Courtney King-Dye’s Accident Causes Shock and Sorrow, Leads to Drive for Helmets
12 years ago StraightArrow Comments Off on Courtney King-Dye’s Accident Causes Shock and Sorrow, Leads to Drive for Helmets
By KENNETH J. BRADDICK
LOXAHATCHEE, Florida, Mar. 7–Coutney King-Dye’s accident that has left her in a coma in a West Palm Beach hospital has deeply shocked the dressage community and spurred calls to require safety helmets in competition.
The impact has been felt most keenly at the Palm Beach Dressage Derby CDI-W which began Thursday, the day after Courtney fell when a horse she was schooling not far from the show grounds slipped from under her. Her skull fractured, she was airlifted to the hospital and as of Saturday night still had not regained consciousness but was reported to be breathing on her own. She was to have ridden three different horses at the Derby.
Comments using today’s social media–emails, text messages, telephone calls, Tweets, Facebook postings and old fashioned conversations–point to Courtney’s accident as touching dressage riders, trainers, judges and fans everywhere.
If it can happen to someone as good a rider and experienced as Courtney then, the comments go, it can happen to anyone.
She is a poster girl for the sport. Raised in modest circumstances, she pursued her equestrian dreams by becoming a working student to two-time Olympian Lendon Gray at the age of 15 and went on to become one of the most elegant riders in America and a member of her nation’s Olympic team by the time she she was 30 years old.
When the Derby’s four competition arenas were in full swing throughout the weekend, the most common headware in the warmup arenas were hard hats, including the top of the line GPA titanium helmets that are the overwhelming choice of top jumper riders around the world. Others looked as if they had been unearthed from the backs of closets where they had been consigned after Pony Club, but the message was clear.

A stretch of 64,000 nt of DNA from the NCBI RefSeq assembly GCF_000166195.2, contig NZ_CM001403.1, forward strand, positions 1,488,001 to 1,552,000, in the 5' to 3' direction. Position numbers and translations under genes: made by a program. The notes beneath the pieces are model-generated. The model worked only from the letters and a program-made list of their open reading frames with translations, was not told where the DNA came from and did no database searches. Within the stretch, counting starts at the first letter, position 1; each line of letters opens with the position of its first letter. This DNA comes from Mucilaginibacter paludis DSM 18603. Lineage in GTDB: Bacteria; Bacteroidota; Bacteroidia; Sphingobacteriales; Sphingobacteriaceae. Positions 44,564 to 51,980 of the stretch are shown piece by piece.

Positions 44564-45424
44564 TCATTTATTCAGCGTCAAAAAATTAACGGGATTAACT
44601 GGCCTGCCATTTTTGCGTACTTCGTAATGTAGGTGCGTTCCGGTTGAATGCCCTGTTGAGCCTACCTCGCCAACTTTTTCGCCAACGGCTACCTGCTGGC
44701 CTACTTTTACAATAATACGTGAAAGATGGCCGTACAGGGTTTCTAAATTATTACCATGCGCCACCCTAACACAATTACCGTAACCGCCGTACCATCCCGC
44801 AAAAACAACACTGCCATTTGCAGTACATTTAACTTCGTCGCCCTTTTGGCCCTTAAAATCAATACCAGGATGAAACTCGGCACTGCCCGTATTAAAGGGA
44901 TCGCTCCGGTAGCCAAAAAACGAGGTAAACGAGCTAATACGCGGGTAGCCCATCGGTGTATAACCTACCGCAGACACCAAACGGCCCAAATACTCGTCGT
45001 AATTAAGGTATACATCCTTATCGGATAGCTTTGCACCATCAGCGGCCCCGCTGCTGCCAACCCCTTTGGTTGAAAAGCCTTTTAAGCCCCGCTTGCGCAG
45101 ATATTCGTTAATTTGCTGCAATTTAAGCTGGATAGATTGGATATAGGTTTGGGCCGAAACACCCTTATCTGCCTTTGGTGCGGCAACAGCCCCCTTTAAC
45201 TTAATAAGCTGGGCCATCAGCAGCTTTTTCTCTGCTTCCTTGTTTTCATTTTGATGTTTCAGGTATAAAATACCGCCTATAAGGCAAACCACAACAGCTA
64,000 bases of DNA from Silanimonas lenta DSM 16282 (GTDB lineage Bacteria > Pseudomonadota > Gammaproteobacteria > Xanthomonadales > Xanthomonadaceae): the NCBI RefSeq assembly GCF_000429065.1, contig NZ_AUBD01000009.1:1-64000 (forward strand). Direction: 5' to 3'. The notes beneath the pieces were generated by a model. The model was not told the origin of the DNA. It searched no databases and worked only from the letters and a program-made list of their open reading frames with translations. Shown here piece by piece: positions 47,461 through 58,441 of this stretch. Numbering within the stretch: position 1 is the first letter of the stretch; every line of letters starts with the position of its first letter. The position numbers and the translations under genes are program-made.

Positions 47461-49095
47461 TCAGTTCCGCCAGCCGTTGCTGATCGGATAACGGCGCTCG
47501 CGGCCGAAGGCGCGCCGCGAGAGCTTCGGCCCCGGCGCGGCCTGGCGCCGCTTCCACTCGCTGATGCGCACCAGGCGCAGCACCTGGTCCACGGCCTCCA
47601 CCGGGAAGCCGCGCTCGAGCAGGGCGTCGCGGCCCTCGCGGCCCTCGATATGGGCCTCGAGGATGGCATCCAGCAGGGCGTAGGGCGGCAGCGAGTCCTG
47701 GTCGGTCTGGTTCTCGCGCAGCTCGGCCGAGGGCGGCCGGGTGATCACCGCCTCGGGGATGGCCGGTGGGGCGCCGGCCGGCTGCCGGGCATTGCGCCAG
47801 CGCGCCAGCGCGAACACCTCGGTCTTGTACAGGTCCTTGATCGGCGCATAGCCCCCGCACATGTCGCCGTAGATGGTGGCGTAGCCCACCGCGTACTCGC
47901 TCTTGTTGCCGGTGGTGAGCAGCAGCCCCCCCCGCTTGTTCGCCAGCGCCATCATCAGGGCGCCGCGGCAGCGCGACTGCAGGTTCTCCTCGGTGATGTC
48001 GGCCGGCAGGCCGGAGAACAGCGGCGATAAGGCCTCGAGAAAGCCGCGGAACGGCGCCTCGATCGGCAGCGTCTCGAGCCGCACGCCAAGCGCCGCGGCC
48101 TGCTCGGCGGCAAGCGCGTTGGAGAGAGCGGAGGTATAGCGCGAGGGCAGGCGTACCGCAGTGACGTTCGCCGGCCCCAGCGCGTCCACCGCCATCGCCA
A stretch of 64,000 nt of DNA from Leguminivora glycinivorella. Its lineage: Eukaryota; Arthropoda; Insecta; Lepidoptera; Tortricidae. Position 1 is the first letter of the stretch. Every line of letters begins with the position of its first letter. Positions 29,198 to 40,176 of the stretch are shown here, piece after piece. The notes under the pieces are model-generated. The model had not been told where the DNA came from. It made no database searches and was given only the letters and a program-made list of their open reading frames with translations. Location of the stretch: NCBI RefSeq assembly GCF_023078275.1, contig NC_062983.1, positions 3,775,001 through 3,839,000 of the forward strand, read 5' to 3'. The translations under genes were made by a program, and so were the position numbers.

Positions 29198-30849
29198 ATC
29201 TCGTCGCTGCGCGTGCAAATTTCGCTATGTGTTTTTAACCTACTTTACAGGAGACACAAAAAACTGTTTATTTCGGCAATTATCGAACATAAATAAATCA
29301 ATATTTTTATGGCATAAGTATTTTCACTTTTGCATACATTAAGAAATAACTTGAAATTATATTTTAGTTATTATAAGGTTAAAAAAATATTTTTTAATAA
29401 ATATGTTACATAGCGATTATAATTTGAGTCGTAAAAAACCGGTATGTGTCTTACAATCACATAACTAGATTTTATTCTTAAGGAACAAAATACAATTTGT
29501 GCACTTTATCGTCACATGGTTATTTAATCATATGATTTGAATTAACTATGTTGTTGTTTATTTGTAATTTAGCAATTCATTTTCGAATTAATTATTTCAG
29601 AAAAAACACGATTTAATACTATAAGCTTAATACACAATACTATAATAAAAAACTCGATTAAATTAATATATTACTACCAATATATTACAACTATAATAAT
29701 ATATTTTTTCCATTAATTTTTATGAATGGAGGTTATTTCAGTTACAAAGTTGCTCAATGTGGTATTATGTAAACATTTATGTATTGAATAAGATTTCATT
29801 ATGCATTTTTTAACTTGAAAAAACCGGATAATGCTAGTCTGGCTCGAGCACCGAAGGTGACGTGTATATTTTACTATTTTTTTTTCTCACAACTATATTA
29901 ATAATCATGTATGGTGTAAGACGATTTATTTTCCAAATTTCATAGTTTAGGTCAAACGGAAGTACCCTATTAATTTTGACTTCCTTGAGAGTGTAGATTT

Susan Stickle, a much sought after dressage photographer, and Jonna Koellhoffer, started pinning on passersby bows of green ribbon that denote head injury awareness that within a day were a common sight.
The Derby organizers pledged revenue from the VIP hospitality tent to a fund to help defray Courtney’s medical costs.
Canadian Olympian Ashley Holzer, who wears her helmet in training and warm up rides donned her helmet to compete Prix St. Georges.
“I have fantastic children and a fantastic husband,” she said. “I have a wonderful life. Why would I want to risk that?”
Jacqueline Brooks, a fellow Canadian Olympian, wore her helmet in the Derby’s CDI Grand Prix Special.
“I called Ilse Schwarz as soon as I heard the news because she always wears a helmet and I wanted to know how effective it was and where I could get one,” said Danish rider Mikala Gundersen who is based in Wellington. She admitted a frequent plea from her two children, “Mom, wear a helmet.”
Ilse is an Australian who also lives in Wellington. She said she had been inundated with requests from friends across the U.S. and Australia about her GPA helmet, which she started wearing almost three years ago after fracturing her neck when her horse slipped from beneath her. She wears the helmet in national level classes but not in FEI competitions, instead donning the traditional top hat for appearance’s sake.
In a sport steeped in tradition, an integral part is the outfit of top hat and tail coat. Appearances are important.
Some riders questioned how judges view wearing a helmet instead of a top hat.
Asked for their reaction to a rider entering an arena wearing a safety helmet, most judges pointed to International Equestrian Federation (FEI) rules allowing approved helmets to be worn. Some national federations, including the one in the U.S., have gone further and made wearing helmets mandatory in some instances.
USA “O” judge Linda Zang went further.
“When riders enter the ring, most of us judges simply note in our minds that the head wear meets the rules and is appropriarte.
“I would encourage riders to take all steps necessary for the safety of their horse and themselves.”
Natalie Lamping, an FEI judge, suggested that with dressage attire becoming more colorful and fashionable, consideration could be given to designs in which modern helmet technology is incorporated.
Even so, one horse breeder pointed out that photos of helmet-wearing riders of stallions in breeding advertisements, for example, would send a message that the horse is difficult and could adversely affect breedings.
One prominent veterinarian fired off a pointed, three-word text message to all his customers: “Helmets! Helmets! Helmets!”
Six-time Olympian Robert Dover posted a report on his web site asking readers to let him know: “I believe in a miracle for Courtney!” A day later, he reported receiving 250 responses from 10 countries.